Friday preview: Plough’s last hurrah

by Dan Lonergan

I’ve followed the Western Bulldogs since I was six, which stretches back to 1975, when the new cool kid came to school in grade one. He barracked for Footscray and everyone wanted to be his friend, but maybe adopting his footy team was taking it too far.

At the time I was a Richmond fan and the Tigers of course had just come off winning the flag the previous year. Mind you, I only have scant memories of vaguely watching the final stages with my brothers and mother amongst all the timber and debris of our house, which was being renovated at the time.

Looking back, the jury is probably still out whether I made the right decision to switch clubs. The Tigers of course won another premiership and played in a grand final since then, but have been complete failures over the past 27 seasons.

The Dogs have actually made the finals nine times compared to the Tigers’ five during that period. However, there have been far too many cases of what ifs for the Doggies since I jumped on board all those years ago.

There were the virtually non competitive years between 1978 and 1982, with the only highlights being Brownlows to Gary Dempsey and Kelvin Templeton and breaking the record score at the Western Oval in round 13 1978 when Templeton kicked 15 goals nine.

Things improved a bit during the rest of the 80s, but there was the close shaves of missing finals in 1984 and 1987, especially 87 when they lost narrowly to St Kilda at Moorabbin when a Simon Beasley shot at goal seemed to be through, but was given a behind and then in the last round, they couldn’t close the deal at home against Melbourne allowing Robbie Flower to end his career with a finals campaign.

1985 though was more galling. At last we were in the finals with the best team talent wise in my opinion that the club has ever recruited. Every position on the field had quality from Brad Hardie in defence even though he was a bit loose, Jim Sewell, the Cordy brothers, the brilliant Doug Hawkins, who had his best year that season, a fine ruckman in Andrew Purser, Brian Royal and a forward line to die for, Les Bamblett, ‘Shorty’ Daniels, Jim Edmond and Simon Beasley.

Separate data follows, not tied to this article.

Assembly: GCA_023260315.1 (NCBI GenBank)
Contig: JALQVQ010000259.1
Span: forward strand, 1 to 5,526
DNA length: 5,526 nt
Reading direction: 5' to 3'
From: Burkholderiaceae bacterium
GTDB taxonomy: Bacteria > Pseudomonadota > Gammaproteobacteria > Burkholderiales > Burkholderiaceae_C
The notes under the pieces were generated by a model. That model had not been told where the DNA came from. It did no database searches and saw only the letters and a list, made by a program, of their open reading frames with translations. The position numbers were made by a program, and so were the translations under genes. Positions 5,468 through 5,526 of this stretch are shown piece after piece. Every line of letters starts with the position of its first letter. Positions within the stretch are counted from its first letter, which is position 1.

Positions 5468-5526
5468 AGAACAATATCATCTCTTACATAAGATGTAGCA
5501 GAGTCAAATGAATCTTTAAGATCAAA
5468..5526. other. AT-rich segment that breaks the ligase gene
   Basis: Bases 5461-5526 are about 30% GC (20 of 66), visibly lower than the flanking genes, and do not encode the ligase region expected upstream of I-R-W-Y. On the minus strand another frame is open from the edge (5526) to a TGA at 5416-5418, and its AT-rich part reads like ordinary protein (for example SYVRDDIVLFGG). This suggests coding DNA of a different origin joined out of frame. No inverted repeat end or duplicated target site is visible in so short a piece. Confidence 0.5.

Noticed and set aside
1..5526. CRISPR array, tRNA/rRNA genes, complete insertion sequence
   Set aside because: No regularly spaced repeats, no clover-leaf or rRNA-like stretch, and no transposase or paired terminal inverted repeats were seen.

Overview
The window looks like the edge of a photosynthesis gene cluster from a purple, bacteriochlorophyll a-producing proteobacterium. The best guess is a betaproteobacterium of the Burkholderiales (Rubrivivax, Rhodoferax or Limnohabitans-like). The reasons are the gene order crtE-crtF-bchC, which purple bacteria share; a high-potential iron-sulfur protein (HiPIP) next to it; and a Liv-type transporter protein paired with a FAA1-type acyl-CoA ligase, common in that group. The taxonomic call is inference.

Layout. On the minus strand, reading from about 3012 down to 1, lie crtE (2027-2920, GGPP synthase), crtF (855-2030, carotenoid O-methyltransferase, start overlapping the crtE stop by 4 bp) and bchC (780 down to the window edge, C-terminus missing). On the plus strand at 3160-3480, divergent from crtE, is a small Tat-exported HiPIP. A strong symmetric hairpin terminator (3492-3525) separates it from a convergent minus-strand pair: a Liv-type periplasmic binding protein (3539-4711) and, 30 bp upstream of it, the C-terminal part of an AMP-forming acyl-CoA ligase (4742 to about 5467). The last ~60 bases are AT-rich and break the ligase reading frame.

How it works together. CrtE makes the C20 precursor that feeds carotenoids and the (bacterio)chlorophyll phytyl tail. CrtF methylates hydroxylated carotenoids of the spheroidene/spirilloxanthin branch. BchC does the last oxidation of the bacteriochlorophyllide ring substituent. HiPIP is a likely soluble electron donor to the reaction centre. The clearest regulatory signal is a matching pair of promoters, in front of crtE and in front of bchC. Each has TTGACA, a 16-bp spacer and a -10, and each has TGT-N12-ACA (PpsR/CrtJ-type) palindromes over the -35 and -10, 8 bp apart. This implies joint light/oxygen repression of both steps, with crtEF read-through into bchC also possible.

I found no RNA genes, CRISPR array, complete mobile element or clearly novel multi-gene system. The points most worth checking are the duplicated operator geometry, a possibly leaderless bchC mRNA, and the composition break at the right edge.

The only area lacking, a quality centre half forward, with all due respects to Neil Peart and Robert Groenewegen. The dogs were blown away by Hawthorn in the first final only to easily beat North Melbourne in a semi final with ‘Dougie’ playing the perfect game.

We then seemed to have Hawthorn’s measure in the prelim, but Hardie in his quest to set up play up the ground allowed the great Leigh Matthews to land the killer blow and it was a case of what might have been as players from that team despite Essendon’s superiority in 1985 were confident the dogs could match them in the grand final after beating them earlier in the season.

Those near miss tales continued into the 90s after Ross Oakley tried to shut us down, with 1992 another preliminary final appearance, but as was the case in 85 we came up against a team we couldn’t beat Geelong in the preliminary final after having defeated the eventual premiers, West Coast during the season.

1997 though sticks in the craw. If ever our battling club was going to win a flag, this was the year. They had surprised everyone in making the finals and led Adelaide in yet another prelim. Even yours truly, who is one of the most pessimistic dogs fans was feeling pretty good at half time with a five goal lead and started to think about what a great week it was going to be.

However, as is the lost with the team I love, it didn’t work out and of course there were thousands of should haves and could haves like why did James Cook, who played his best game ever elbow an opponent  illegally when ‘Libba’ was running into an open goal in the third term, Romero also heading into the open goal at the start of the last should have handpassed to Cook but had a shot and missed and Cook missing a set shot from 30 after kicking everything all day.

However, it was Libba’s controversial goal not given a goal, which upsets me the most. I still think it was a goal and that would have been enough. As Tim Lane said in his commentary that day early in the last quarter, the dam wall is about to break, but unfortunately for the Western Bulldogs it was our wall that went bust.

There are many more examples of this heartache, with an inability to kick goals in the prelim last year, when Geelong was vulnerable and Brad Johnson’s miss last Friday also standing out.

Maybe sustained and ultimate success isn’t what the Dogs are about but do I regret my decision changing clubs back in 75? Not the way the Tigers are going!

Dan has added a few thoughts on tonight’s big match:

Friday night’s game against Richmond shapes as season defining for the Dogs with a chance to increase the gap from the chasing pack in the battle for the top four.

It’s a match the Dogs should win and want to win considering the history with outgoing Tigers coach, Terry Wallace, but if Richmond’s skilled midfielders like Ben Cousins and Trent Cotchin get going it will be tough. The practical side of my football interest says the Dogs win by 25, but the pessimistic Bulldog in me reckons Richmond could farewell Plough in style. However, I’ll be sensible and say Bulldogs by 25 to celebrate the 150th of Ryan ‘shaggy’ Hargrave, but gee I’m nervous!


  1. Dan – I reckon you’ll win by 125. Relax!

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